The only other budget damper I'd even think of running would be Bilstein's. It's a non-adjustable damper but so are those kSports, D2's and similar. Yes, I know they gave you a knob. It does one of three things. 1) Nothing 2) adjusts bump and rebound at the same time 3) adjust randomly, one click "stiffer" actually reduces damping force instead of increasing it or vice versa.
Nice post, very persuasive. Solox, I was wondering if you could help "build spec" my combo? I am willing to learn, especially from a guru such as yourself.

I have a 93 Civic Hatchback (EH2), bone stock right now. What kind of setup do you suggest? Meaning the spring rates for the Ground Controls?

THANKS
 

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No one formula will work for everyone. How competitive do you want to be? How tolerant of a stiff ride are you? What budget are you working with? How experienced are you? How would you describe your driving style? What is the intended purpose for the car? Is it going to be a dedicated trailer queen, or a multipurpose daily driver/autocrosser/DE car/drag car? If it is a dedicated competition car, what kind of racing and what class? If not, what kind of racing and what class? Each one of those questions will play a big part in your final decision.

If you are just looking for a good, general, all purpose setup that doesn't cost a fortune, I'd do 450lb springs front and rear. I'd get a GSR/ITR front bar, and the ASR/Comptech/ST 22mm rear swaybar. I'd lower the car 1-1.5" and trim 1/2" off the bumpstops all around. I'd set toe to zero all around and I wouldn't bother with camber kits. If the rear static camber is too high (this is dependant on your driving style) you can use the washer trick to reduce the rear camber a bit. This is an excellent first setup that will handle quite well, rotate nicely, and ride exceptionally well as well. From there, you can decide where you want to go with it. For example, if you don't want the bigger front bar, use a stock EX/Si front bar and bump the front spring rates 50-100lbs higher.

Your primary concern when working with an EG is that bump travel is nearly non-existent. This means that if you lower the car a lot, you will be forced to run really stiff springs. This in turn forces you to run stiffer shocks, which then drives the cost up and the street driveability down.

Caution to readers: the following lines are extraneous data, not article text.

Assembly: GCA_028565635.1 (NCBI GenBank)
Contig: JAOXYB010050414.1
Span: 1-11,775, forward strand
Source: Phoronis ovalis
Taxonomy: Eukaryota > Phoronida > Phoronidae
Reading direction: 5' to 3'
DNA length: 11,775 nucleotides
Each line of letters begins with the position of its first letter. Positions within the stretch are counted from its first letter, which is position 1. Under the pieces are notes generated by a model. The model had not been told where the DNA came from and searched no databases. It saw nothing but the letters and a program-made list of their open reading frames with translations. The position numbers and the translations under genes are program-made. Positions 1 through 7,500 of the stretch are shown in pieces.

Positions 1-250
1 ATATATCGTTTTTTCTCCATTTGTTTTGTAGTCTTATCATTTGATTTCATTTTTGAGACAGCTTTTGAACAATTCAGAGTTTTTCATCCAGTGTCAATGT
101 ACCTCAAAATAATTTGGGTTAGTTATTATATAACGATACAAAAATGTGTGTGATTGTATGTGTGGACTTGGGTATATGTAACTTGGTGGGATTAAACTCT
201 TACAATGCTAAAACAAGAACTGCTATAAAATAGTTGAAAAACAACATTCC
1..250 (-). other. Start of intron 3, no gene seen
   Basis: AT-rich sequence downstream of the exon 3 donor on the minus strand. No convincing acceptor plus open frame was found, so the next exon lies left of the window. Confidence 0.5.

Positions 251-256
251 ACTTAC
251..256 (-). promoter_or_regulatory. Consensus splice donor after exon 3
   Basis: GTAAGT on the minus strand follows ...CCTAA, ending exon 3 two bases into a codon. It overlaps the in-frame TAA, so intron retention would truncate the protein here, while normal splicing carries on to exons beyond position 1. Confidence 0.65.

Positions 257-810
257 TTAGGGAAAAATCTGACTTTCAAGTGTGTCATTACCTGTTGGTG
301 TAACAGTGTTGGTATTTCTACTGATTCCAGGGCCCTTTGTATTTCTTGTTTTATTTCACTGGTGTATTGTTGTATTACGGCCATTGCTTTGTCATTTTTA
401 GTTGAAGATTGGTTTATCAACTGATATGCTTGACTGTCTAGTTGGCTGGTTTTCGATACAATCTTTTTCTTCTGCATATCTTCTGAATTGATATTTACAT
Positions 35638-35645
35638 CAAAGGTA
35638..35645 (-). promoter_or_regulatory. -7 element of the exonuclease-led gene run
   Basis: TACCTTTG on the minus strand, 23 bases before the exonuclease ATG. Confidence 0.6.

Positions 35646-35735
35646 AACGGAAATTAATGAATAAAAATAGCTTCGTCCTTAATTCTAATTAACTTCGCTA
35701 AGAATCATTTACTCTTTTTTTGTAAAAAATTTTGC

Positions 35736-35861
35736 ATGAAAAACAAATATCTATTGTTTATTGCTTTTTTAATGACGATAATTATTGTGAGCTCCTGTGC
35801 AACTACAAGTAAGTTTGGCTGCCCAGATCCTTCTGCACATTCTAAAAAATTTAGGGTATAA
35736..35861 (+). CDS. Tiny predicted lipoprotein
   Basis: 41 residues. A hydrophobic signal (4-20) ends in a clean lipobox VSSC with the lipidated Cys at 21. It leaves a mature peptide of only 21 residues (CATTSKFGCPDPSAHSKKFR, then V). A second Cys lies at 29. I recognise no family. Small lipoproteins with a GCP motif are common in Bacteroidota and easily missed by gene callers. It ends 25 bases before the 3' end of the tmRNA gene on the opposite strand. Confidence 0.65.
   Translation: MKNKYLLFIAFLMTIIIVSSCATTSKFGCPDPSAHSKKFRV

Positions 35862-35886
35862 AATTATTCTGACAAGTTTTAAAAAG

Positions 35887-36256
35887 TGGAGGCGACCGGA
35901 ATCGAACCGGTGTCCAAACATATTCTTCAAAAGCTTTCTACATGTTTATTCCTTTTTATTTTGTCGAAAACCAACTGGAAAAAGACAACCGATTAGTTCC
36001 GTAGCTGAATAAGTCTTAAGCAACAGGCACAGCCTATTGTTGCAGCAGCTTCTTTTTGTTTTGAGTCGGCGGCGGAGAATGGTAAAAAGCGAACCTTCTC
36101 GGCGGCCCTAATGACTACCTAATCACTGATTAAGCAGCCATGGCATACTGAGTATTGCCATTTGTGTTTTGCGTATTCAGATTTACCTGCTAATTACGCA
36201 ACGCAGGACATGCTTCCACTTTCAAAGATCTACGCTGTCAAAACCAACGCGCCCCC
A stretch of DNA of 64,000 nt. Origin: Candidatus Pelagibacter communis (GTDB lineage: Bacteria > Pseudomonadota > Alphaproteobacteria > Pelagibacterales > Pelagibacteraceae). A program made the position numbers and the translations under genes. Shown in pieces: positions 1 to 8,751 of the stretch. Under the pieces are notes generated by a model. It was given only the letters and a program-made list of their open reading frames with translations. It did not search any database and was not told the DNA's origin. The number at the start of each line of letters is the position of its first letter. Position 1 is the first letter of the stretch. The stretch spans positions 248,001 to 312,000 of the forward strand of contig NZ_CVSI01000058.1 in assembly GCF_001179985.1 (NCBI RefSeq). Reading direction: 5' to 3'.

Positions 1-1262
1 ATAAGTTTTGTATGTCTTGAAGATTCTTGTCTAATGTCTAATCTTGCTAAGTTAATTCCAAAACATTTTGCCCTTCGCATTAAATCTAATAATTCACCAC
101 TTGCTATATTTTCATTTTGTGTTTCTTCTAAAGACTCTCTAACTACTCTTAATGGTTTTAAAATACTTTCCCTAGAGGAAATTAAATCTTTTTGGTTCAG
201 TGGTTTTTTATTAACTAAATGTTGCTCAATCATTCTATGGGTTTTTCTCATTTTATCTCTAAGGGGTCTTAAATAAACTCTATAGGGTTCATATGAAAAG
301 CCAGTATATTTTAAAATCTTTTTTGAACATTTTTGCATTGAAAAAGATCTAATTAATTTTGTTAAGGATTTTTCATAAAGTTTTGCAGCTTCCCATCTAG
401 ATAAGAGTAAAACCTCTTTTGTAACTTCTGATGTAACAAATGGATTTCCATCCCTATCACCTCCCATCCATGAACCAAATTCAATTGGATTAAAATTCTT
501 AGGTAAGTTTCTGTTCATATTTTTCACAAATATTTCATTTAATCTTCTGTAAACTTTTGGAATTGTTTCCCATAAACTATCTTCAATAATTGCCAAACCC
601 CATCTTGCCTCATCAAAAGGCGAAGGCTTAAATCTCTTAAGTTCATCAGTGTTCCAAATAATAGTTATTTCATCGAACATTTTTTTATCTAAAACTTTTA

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No one formula will work for everyone. How competitive do you want to be? How tolerant of a stiff ride are you? What budget are you working with? How experienced are you? How would you describe your driving style? What is the intended purpose for the car? Is it going to be a dedicated trailer queen, or a multipurpose daily driver/autocrosser/DE car/drag car? If it is a dedicated competition car, what kind of racing and what class? If not, what kind of racing and what class? Each one of those questions will play a big part in your final decision.

If you are just looking for a good, general, all purpose setup that doesn't cost a fortune, I'd do 450lb springs front and rear. I'd get a GSR/ITR front bar, and the ASR/Comptech/ST 22mm rear swaybar. I'd lower the car 1-1.5" and trim 1/2" off the bumpstops all around. I'd set toe to zero all around and I wouldn't bother with camber kits. If the rear static camber is too high (this is dependant on your driving style) you can use the washer trick to reduce the rear camber a bit. This is an excellent first setup that will handle quite well, rotate nicely, and ride exceptionally well as well. From there, you can decide where you want to go with it. For example, if you don't want the bigger front bar, use a stock EX/Si front bar and bump the front spring rates 50-100lbs higher.

Your primary concern when working with an EG is that bump travel is nearly non-existent. This means that if you lower the car a lot, you will be forced to run really stiff springs. This in turn forces you to run stiffer shocks, which then drives the cost up and the street driveability down.
Thanks for all the great help Solox, theres really lots to think about. I've been perplexed when I was contemplating the KSports, and comparing them with others like BC Racing, Function Form, but I think I better do it right the first time.

I don't want anything overboard really, I am only 19, in college, and have a limited budget, probably under $1000CAD. This is going to be daily driven, and I plan on taking it on lapping days maybe once or twice a year.

Maybe down the line when I am older I will get into autocrossing, but right now my priorities is my schooling, then I can have some more fun.

I will look into the general all purpose setup you suggested and see what I can come up with. The ITR rear bar and stock front SI bar was what I originally had planned, but the biggest thing I had no idea about was spring rates.

I think I may just end up getting the KONI/GC setup first, and slowly adding the rear and front sway bars.
 

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ya for the money 700 USD u can get yellows and ground controls
 

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I picked up my K-sports for $650 brand new, dont know why people say they are junk? You cant go wrong for the money and everyone who has them has had no problems with them what so ever. Do some searching on HT and see what you come up with...